The second important event is the arrangement for Jesus’ betrayal.

Matt. 26:14-16 ESV

Then one of the twelve, whose name was Judas Iscariot, went to the chief priests and said, “What will you give me if I deliver him over to you?” And they paid him thirty pieces of silver.  And from that moment he sought an opportunity to betray him.

Judas and the chief priests of the Sanhedrin have done their preparations too. Everything is set in motion Jesus knows his time is now very short.

Today is 14 Nisan

Many, many things happen today. Today is the most significant in all of history. Today, creation’s creator…dies.

Two disciples were sent to find and follow and man carrying a pitcher of water to the house where he entered. To the master of that house they said, “The Teacher is coming. Where shall he prepare to eat the Passover?” He showed them a large room was already prepared and waiting.

As dusk falls, the evening of 14 Nisan covers up the day of 13 Nisan. This day is the Preparation for Passover. It is also the first day of the Feast of Unleavened Bread. There is no leaven anywhere in the house as the preparations go on.

Jesus and his disciples are at table eating his final meal. This is not the Passover meal. It is the Lord’s Supper. That’s because Jesus IS the Passover lamb and he will not be alive for Passover.

He shares the unleavened bread and the cup of wine with all his disciples, even Judas. Passover meal is not like this meal. Exodus clearly commands only three things at Passover; bitter herbs, unleavened bread, and of course a roast lamb unparted and without any broken bones.

Where is the wine at the first Passover. Wine is not present at the first Passover in Egypt. Just like the blood of the lamb which was full spilled and applied to the door’s frame, there is no wine. Passover looks forward to the cross. The Lord’s Supper looks back. There is wine because the Lord’s blood has not yet been spilled. There is unleavened bread because he is there.

Judas at some point leaves them all. It is the darkness of night but a full moon is rising as it always does at Passover because the Jewish calendar is lunisolar. He is off to the chief priests because he knows that Jesus is going to the Gethsemane, a favorite garden where he has prayed in times past.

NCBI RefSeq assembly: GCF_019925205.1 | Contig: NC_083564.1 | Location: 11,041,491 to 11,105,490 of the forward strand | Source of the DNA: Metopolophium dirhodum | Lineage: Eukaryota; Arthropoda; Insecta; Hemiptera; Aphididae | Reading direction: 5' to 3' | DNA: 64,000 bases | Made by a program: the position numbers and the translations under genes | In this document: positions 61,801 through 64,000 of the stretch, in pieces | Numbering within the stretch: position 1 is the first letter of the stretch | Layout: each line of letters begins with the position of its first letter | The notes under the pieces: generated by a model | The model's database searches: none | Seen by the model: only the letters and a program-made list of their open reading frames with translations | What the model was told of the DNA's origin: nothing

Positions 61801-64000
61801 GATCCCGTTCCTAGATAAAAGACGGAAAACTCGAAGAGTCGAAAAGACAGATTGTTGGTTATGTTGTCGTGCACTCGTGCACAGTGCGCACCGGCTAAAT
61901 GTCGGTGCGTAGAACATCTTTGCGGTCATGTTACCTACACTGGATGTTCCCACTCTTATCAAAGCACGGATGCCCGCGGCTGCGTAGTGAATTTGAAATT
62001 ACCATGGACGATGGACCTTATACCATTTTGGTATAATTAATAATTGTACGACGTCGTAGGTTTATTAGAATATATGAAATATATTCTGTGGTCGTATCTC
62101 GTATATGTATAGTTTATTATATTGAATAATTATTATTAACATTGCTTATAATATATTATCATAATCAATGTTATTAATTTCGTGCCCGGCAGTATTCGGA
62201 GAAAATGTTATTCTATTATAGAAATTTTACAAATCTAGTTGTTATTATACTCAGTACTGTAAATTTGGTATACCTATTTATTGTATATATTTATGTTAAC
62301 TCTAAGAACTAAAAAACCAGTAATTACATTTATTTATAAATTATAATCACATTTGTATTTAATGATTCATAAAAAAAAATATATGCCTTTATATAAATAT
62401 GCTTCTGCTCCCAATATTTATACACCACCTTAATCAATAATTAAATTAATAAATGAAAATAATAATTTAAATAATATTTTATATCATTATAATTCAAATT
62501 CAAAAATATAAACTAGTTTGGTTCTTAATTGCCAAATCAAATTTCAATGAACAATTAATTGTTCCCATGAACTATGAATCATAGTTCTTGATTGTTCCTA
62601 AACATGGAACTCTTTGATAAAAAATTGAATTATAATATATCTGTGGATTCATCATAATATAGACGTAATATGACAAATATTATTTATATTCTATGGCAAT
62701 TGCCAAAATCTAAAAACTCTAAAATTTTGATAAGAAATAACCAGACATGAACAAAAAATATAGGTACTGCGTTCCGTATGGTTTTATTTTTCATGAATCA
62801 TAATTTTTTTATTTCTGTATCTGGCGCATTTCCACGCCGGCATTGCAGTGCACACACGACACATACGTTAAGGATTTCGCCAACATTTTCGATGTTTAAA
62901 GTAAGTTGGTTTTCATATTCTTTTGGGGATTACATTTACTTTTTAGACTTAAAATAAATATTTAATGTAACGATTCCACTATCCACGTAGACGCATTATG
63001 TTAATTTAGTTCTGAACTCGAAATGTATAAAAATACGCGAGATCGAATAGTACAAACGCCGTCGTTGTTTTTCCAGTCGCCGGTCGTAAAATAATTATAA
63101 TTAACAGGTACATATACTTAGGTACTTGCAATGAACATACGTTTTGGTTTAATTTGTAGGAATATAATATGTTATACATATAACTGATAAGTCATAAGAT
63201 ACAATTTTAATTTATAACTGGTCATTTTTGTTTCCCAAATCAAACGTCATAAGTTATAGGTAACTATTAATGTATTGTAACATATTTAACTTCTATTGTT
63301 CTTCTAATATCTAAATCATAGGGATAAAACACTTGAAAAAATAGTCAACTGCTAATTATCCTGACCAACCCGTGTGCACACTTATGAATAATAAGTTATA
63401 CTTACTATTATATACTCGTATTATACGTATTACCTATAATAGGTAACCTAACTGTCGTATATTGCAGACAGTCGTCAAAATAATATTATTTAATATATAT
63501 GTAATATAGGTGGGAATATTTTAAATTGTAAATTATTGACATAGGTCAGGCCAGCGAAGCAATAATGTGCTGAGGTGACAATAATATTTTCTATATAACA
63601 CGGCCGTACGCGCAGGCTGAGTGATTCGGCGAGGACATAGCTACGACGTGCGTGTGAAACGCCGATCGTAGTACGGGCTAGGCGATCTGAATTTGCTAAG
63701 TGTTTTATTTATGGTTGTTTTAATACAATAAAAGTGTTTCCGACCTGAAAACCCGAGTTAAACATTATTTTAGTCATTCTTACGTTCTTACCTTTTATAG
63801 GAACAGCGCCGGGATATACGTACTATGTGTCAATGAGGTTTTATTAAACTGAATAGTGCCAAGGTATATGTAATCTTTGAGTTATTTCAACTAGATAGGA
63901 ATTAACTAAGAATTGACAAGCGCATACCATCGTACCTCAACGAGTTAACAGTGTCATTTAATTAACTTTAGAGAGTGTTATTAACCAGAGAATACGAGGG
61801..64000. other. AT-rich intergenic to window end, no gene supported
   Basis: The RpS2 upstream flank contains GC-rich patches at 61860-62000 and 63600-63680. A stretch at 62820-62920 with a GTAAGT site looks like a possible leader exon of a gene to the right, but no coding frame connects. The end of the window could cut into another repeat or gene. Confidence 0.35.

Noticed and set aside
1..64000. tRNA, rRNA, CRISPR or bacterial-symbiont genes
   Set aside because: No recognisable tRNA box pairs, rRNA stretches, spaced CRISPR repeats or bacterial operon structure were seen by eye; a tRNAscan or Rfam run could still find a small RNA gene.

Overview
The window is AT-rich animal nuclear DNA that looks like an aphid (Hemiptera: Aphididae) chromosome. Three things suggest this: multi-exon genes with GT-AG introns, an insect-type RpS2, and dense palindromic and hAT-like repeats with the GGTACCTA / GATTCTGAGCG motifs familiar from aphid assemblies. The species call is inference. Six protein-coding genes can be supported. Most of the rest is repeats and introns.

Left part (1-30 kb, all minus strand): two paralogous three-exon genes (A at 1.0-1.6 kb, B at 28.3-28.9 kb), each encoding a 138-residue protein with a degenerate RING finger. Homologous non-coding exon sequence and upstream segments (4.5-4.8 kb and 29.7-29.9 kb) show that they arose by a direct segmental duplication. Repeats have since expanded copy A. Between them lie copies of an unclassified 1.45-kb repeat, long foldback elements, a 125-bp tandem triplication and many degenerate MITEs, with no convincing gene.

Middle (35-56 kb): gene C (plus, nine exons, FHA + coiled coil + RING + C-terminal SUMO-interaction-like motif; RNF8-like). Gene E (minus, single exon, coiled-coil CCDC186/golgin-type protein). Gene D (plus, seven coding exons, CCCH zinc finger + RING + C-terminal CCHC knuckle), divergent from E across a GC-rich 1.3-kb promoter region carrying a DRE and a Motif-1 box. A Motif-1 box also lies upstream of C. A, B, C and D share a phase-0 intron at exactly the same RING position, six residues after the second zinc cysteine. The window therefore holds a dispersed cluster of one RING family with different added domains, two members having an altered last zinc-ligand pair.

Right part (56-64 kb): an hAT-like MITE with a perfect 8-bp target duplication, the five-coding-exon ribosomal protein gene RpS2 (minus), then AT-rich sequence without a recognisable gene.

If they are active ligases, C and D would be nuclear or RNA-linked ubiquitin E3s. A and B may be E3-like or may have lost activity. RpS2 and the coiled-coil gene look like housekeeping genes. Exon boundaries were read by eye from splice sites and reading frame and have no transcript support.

Jesus knows everything that is happening. The events of his coming crucifixion are as clear as the very first Passover in his eyes because all times are “now” for God. Nothing is happenstance and every detail between those two events in our history is precise.

It explains why God created time for us. Time is a blessing he gives creation and is equivalent to experience. Only God made man in the person of Jesus Christ does he experience time. And yet he already knows what is about to happen. And he doesn’t run away…he embraces the experience.

Judas and the guards of the chief priests find Jesus in the moonlit night in the garden, and he identifies him to them by a kiss. Darkness is important to them because everyone is asleep…all who love Jesus are unaware of these chain of events until Jesus is already on the cross and dying.

After being taken by the guards, Jesus is shuffled during the night between Roman and Hebrew authority until finally, to keep the peace, Rome condemns him to death. Flogging is such a small word but for Jesus is not a simple whip lashing. The bleeding begins. His blood marks the post and crossbeam even before the nails pierce his hands at the wrist and his feet.

By 9AM he is hanging between criminals on Skull Hill. News that Jesus is being crucified spreads like wildfire through Jerusalem. But it is too late. The plan to kill Jesus without an uprising in the city has worked. He is dying amidst a shocked population who were sleeping while a relative few jeered and scorned Jesus at his fake trial.

At around 3PM, Jesus, the creator of the creation that is now killing him cries out, “It is finished.” The significance of this statement cannot be underscored. You see Jesus had already said that no man could take his life. He alone can issue the command for death. But it isn’t suicide. It is a willing offering.